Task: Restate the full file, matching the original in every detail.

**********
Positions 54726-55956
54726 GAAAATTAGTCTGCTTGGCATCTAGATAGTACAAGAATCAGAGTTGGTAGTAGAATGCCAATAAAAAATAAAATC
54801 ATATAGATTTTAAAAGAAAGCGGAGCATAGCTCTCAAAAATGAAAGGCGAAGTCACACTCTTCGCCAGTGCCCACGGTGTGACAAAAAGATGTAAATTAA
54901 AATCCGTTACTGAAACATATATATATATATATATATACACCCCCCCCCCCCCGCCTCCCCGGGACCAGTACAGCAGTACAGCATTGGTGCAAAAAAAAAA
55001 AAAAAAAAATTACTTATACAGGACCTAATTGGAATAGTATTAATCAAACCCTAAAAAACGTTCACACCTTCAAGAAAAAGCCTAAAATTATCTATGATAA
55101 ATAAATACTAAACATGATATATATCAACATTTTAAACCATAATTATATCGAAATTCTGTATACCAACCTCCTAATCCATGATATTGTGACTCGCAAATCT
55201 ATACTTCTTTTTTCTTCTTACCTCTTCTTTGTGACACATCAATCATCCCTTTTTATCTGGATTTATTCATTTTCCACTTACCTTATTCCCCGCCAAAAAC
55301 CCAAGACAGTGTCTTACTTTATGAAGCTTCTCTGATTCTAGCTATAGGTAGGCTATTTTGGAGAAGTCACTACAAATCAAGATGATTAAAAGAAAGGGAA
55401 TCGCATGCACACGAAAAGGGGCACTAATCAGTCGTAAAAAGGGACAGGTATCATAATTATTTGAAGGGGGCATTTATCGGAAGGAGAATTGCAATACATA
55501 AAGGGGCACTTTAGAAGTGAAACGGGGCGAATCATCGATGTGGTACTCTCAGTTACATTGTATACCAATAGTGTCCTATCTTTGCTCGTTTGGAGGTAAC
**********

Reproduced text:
Positions 54726-55956
54726 GAAAATTAGTCTGCTTGGCATCTAGATAGTACAAGAATCAGAGTTGGTAGTAGAATGCCAATAAAAAATAAAATC
54801 ATATAGATTTTAAAAGAAAGCGGAGCATAGCTCTCAAAAATGAAAGGCGAAGTCACACTCTTCGCCAGTGCCCACGGTGTGACAAAAAGATGTAAATTAA
54901 AATCCGTTACTGAAACATATATATATATATATATATACACCCCCCCCCCCCCGCCTCCCCGGGACCAGTACAGCAGTACAGCATTGGTGCAAAAAAAAAA
55001 AAAAAAAAATTACTTATACAGGACCTAATTGGAATAGTATTAATCAAACCCTAAAAAACGTTCACACCTTCAAGAAAAAGCCTAAAATTATCTATGATAA
55101 ATAAATACTAAACATGATATATATCAACATTTTAAACCATAATTATATCGAAATTCTGTATACCAACCTCCTAATCCATGATATTGTGACTCGCAAATCT
55201 ATACTTCTTTTTTCTTCTTACCTCTTCTTTGTGACACATCAATCATCCCTTTTTATCTGGATTTATTCATTTTCCACTTACCTTATTCCCCGCCAAAAAC
55301 CCAAGACAGTGTCTTACTTTATGAAGCTTCTCTGATTCTAGCTATAGGTAGGCTATTTTGGAGAAGTCACTACAAATCAAGATGATTAAAAGAAAGGGAA
55401 TCGCATGCACACGAAAAGGGGCACTAATCAGTCGTAAAAAGGGACAGGTATCATAATTATTTGAAGGGGGCATTTATCGGAAGGAGAATTGCAATACATA
55501 AAGGGGCACTTTAGAAGTGAAACGGGGCGAATCATCGATGTGGTACTCTCAGTTACATTGTATACCAATAGTGTCCTATCTTTGCTCGTTTGGAGGTAAC